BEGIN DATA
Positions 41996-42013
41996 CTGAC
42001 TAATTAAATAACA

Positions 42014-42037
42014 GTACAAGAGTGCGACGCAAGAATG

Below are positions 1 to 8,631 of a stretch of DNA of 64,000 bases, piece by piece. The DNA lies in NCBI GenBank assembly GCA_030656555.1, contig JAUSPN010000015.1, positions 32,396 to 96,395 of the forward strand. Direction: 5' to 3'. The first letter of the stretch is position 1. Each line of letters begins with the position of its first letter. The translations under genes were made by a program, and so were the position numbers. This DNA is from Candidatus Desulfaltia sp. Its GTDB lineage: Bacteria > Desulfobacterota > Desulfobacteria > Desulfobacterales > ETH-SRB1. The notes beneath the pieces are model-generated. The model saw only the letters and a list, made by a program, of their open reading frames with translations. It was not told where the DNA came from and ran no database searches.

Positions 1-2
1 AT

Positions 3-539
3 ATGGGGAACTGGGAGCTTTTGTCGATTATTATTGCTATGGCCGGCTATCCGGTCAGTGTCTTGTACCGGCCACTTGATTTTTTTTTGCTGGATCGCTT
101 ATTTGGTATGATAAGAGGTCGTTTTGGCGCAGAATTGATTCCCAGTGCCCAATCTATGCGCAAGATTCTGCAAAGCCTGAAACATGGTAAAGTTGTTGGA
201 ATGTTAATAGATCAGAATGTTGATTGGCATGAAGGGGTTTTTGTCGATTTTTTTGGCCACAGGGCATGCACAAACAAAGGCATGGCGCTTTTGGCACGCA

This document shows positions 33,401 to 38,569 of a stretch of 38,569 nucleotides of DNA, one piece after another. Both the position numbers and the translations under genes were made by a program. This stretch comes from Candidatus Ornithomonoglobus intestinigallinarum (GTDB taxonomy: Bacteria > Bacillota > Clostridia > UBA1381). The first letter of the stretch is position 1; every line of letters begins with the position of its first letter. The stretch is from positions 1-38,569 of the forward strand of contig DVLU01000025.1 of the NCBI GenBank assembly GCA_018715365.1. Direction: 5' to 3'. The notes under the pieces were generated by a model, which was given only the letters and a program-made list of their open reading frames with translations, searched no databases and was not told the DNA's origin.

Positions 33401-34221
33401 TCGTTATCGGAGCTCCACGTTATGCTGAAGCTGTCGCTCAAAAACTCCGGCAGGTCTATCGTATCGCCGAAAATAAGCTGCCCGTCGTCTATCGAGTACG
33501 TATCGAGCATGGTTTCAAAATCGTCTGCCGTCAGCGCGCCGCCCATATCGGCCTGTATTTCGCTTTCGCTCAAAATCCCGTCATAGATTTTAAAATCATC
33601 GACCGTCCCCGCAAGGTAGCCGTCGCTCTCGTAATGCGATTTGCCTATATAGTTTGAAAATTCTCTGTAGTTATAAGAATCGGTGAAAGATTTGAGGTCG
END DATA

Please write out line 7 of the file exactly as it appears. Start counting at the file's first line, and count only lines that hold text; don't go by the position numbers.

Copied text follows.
Positions 1-2